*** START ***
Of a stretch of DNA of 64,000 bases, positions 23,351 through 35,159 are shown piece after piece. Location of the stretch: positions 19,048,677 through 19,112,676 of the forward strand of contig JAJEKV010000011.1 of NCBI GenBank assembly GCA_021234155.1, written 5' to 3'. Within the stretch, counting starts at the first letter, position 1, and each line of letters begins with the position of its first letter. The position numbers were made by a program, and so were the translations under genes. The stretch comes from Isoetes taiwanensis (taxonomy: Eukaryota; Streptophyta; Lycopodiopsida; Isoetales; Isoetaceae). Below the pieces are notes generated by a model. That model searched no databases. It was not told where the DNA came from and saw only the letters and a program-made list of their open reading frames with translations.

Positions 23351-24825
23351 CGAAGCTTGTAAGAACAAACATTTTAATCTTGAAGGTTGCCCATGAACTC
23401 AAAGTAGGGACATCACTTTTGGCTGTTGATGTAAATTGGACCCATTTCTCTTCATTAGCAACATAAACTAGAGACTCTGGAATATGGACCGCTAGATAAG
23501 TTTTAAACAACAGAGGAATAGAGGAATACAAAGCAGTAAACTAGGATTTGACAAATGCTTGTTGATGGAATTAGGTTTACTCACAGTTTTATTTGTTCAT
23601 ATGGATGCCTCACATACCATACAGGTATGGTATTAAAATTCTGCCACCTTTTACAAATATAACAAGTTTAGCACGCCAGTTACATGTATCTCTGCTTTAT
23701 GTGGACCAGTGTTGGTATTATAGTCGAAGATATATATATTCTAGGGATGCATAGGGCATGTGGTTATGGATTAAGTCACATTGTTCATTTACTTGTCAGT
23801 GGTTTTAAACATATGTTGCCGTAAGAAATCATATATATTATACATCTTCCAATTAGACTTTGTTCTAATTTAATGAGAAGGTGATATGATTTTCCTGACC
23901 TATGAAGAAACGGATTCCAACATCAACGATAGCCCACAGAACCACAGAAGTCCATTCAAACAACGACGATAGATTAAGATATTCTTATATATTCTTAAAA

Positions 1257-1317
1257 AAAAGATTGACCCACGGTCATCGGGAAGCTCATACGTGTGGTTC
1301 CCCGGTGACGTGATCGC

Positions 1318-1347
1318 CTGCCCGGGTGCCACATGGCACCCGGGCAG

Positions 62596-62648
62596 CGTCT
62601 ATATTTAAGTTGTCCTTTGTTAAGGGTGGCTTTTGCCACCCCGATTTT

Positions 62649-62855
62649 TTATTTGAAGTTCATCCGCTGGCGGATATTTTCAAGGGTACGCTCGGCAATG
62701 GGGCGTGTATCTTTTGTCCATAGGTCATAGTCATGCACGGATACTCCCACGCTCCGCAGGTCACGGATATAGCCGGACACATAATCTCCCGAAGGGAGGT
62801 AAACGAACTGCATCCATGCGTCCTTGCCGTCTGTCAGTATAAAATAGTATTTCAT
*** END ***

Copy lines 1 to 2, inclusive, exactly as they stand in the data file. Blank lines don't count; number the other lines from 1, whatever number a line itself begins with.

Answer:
Of a stretch of DNA of 64,000 bases, positions 23,351 through 35,159 are shown piece after piece. Location of the stretch: positions 19,048,677 through 19,112,676 of the forward strand of contig JAJEKV010000011.1 of NCBI GenBank assembly GCA_021234155.1, written 5' to 3'. Within the stretch, counting starts at the first letter, position 1, and each line of letters begins with the position of its first letter. The position numbers were made by a program, and so were the translations under genes. The stretch comes from Isoetes taiwanensis (taxonomy: Eukaryota; Streptophyta; Lycopodiopsida; Isoetales; Isoetaceae). Below the pieces are notes generated by a model. That model searched no databases. It was not told where the DNA came from and saw only the letters and a program-made list of their open reading frames with translations.

Positions 23351-24825